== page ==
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Prediction of Aggregation Prone Regions of Therapeutic Proteins

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journal contribution
posted on 20.05.2010, 00:00 by Naresh Chennamsetty, Vladimir Voynov, Veysel Kayser, Bernhard Helk, Bernhardt L. Trout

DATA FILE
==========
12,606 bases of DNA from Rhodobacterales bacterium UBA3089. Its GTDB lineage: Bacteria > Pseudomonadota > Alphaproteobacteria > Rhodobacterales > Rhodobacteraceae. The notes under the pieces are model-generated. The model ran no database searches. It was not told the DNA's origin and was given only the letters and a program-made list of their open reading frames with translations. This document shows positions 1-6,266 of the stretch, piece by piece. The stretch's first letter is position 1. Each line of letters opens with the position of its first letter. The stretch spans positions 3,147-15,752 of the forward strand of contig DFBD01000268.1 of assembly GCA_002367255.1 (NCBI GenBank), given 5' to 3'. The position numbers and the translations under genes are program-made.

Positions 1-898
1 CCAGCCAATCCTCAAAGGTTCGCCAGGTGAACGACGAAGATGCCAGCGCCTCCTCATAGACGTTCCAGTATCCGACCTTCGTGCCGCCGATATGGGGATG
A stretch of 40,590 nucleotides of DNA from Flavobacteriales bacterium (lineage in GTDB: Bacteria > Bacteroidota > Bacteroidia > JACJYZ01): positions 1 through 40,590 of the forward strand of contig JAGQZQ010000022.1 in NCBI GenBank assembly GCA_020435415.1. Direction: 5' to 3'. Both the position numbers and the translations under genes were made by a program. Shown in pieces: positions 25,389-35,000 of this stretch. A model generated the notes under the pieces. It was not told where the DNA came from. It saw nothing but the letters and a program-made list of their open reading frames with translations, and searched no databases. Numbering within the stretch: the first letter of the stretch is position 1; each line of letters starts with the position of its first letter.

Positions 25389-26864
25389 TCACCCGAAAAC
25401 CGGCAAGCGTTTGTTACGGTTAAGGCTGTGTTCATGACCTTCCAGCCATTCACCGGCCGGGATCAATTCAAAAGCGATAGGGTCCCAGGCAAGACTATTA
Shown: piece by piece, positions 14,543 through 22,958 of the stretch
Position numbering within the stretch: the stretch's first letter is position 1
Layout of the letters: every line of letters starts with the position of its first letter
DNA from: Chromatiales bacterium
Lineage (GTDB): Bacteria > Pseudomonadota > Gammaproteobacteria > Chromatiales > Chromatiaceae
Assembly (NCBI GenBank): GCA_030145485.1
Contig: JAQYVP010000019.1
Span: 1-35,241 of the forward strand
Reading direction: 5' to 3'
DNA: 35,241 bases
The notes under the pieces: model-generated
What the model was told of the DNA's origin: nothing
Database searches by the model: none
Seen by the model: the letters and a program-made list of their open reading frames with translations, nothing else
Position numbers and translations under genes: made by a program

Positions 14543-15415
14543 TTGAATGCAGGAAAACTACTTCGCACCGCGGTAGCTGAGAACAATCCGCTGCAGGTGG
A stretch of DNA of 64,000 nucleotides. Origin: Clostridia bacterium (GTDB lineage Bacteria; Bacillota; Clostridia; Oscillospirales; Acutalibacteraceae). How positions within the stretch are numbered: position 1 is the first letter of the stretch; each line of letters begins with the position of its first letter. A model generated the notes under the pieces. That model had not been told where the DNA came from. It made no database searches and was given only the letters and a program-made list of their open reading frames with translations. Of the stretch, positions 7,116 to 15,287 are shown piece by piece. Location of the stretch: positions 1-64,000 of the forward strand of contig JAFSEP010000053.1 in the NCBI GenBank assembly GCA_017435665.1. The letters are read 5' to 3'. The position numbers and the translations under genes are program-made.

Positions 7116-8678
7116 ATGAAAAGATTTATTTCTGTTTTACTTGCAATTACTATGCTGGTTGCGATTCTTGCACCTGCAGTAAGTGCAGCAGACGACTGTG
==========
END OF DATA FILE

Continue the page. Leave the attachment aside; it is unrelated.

Therapeutic proteins such as antibodies are playing an increasingly prominent role in the treatment of numerous diseases including cancer and rheumatoid arthritis. However, these proteins tend to degrade due to aggregation during manufacture and storage. Aggregation decreases protein activity and raises concerns about an immunological response. We have recently developed a method based on full antibody atomistic simulations to predict antibody aggregation prone regions [Proc. Natl. Acac. Sci. 2009, 106, 11937]. This method is based on “spatial-aggregation-propensity (SAP)”, a measure of the dynamic exposure of hydrophobic patches. In the present paper, we expand on this method to analyze the aggregation prone regions over a wide parameter range. We also explore the effect of different hydrophilic mutations on these predicted aggregation prone regions to engineer antibodies with enhanced stability. The mutation to lysine is more effective than serine but less effective than glutamic acid in enhancing antibody stability. Furthermore, we show that multiple simultaneous mutations on different SAP peaks can have a cumulative effect on enhancing protein stability. We also investigate the accuracy of various cheaper alternatives for SAP evaluation because the full antibody atomistic simulations are highly computationally expensive. These cheaper alternatives include antibody fragment (Fab, Fc) simulations, implicit solvent models, or direct computations from a static structure (i.e., a structure from X-ray or homology modeling). The SAP evaluation from the static structure is 200 000 times faster but less accurate compared to the SAP from explicit atom simulations. Nevertheless, the SAP from a static structure still predicts most of the major aggregation prone regions, making it a potential approach for use in high-throughput applications. Thus, the SAP technology described here could be employed either in high-throughput developability screening of therapeutic protein candidates or to improve their stability at later stages of manufacturing.

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